He likes her. She has a quiet, capable way about her. She smiles at him when he comes in and makes him feel welcome. He likes to watch her work, quickly sorting papers or going through files. It's oddly relaxing to see someone so competent who knows exactly what she's doing. Things in his life are chaotic and so easily changed, but she is a constant, there whenever he goes to see the AD.
They talk when he has to wait for a while. At first, she talks and he listens but slowly he starts to speak up. She has a smile and a manner that makes it easier to talk to her then anyone he's ever known.
He tells her about his fears and insecurities and being compared to Mulder, who likes to think of himself as an outsider but has a lot more friends on the Bureau than he realizes. And those friends didn't like someone taking his place. He even tells her about his family, something he'd like to forget himself. She tells him about life as a non-agent in the Bureau and the way people don't respect you as much if you don't carry a gun. He tries to cheer her up when she has a bad day because it seems like whenever he feels sad or uncomfortable she's there, making him laugh.
They hang out a lot, eating lunch. Sometimes he goes up to her floor in the hopes of seeing her in the hallway. His day gets better just seeing her. She tells him finally that she has a crush on her boss and for a moment he is struck dumb by the unfairness of life. Why should the man in the office who has never seen past the efficient secretary in his outer office get her admiration? He doesn't say that, though, he just mentions that it's not a good idea and she seems angry at that so he's quick to add that he understands wanting someone you can't have. She smiles at him and sighs and asks why life has to be so complicated. He wishes he had an answer for her.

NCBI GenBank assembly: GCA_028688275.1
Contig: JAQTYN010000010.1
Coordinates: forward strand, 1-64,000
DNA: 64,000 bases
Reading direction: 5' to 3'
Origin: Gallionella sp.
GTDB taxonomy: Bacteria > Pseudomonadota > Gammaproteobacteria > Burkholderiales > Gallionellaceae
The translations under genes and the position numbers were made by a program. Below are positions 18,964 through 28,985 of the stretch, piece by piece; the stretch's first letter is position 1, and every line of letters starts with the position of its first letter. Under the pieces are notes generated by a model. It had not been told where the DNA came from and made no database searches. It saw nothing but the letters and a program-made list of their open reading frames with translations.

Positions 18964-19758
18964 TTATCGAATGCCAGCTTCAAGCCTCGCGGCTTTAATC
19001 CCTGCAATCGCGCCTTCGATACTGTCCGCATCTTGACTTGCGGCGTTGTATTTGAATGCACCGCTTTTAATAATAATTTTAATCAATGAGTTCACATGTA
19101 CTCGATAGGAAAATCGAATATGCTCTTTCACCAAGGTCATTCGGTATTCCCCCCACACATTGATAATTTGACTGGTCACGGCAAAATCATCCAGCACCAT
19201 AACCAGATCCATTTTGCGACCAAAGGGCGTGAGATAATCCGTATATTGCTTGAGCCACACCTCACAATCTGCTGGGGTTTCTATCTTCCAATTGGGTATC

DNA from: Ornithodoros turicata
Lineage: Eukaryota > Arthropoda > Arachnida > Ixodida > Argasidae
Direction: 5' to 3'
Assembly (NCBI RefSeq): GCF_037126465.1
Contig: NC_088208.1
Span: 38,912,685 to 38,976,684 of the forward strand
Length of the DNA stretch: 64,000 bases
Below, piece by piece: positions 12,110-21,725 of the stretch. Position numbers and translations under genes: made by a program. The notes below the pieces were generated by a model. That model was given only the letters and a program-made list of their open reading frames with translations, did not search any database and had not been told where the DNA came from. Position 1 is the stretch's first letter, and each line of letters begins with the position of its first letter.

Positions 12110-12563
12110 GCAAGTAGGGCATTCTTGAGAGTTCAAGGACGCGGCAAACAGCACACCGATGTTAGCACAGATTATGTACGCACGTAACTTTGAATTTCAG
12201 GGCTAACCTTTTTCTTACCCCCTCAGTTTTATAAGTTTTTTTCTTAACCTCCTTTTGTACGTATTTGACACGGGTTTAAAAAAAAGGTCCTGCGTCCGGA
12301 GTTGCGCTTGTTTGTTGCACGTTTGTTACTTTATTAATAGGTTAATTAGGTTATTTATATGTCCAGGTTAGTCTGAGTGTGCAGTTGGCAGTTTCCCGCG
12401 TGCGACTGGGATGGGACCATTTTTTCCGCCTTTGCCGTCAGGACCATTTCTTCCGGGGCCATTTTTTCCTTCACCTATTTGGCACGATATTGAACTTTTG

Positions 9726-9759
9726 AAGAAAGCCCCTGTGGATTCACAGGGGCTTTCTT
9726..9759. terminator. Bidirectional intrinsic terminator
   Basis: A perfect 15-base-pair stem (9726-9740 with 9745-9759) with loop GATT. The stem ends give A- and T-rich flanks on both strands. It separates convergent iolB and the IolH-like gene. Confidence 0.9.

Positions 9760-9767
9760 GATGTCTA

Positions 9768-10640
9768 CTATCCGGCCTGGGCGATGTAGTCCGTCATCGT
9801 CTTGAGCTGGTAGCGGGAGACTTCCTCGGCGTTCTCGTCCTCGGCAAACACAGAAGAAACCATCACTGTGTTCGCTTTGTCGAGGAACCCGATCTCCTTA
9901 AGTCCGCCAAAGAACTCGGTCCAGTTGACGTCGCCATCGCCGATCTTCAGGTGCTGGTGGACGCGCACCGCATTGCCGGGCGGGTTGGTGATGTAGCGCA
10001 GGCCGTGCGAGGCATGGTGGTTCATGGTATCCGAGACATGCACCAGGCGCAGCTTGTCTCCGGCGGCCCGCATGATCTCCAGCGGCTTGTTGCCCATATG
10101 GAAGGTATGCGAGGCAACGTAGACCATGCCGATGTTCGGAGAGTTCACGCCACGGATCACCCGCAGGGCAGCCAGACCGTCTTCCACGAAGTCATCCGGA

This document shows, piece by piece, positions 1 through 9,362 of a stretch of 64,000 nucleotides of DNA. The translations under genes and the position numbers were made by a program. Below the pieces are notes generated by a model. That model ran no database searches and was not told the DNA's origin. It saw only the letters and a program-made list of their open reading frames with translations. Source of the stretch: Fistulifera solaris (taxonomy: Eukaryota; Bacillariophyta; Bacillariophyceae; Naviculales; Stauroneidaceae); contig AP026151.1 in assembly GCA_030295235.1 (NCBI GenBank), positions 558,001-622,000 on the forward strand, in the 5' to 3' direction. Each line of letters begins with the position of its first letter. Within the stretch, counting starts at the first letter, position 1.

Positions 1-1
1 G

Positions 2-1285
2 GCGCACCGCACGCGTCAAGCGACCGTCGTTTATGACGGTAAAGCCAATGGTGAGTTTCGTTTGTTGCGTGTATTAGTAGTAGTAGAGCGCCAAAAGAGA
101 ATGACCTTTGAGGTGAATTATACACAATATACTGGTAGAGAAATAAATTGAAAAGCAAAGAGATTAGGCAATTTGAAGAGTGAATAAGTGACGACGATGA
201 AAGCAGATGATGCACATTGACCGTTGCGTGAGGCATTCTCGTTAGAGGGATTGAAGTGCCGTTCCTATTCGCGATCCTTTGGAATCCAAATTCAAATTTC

When things start to get really bad and he starts to realize how truly screwed up this world is, he makes the mistake of avoiding her, not wanting to involve her in his messes. But he doesn't realize how stupid that is until he sees her in the hall and realizes how much he's missed her presence. He's quick to look down because he's messed up treating her the way he has and he doesn't want to see the hurt he knows must he in her eyes.
As he rides the elevator to the basement, he thinks that he'll make it up to her. Before he leaves here, he'll go up and apologize for avoiding her. He just hopes it's not too late to repair the relationship.
The elevator hits the basement and he sees the door ajar and that man in his soon to be ex-office.
"Get out of here."
Completed July 24, 2002
AN: I freely admit to being influenced by Kristen's wonderful post-William story on this one, but I think the idea that Jeffrey and Kim got along makes sense.
If you enjoyed this story, please send feedback to Emily M.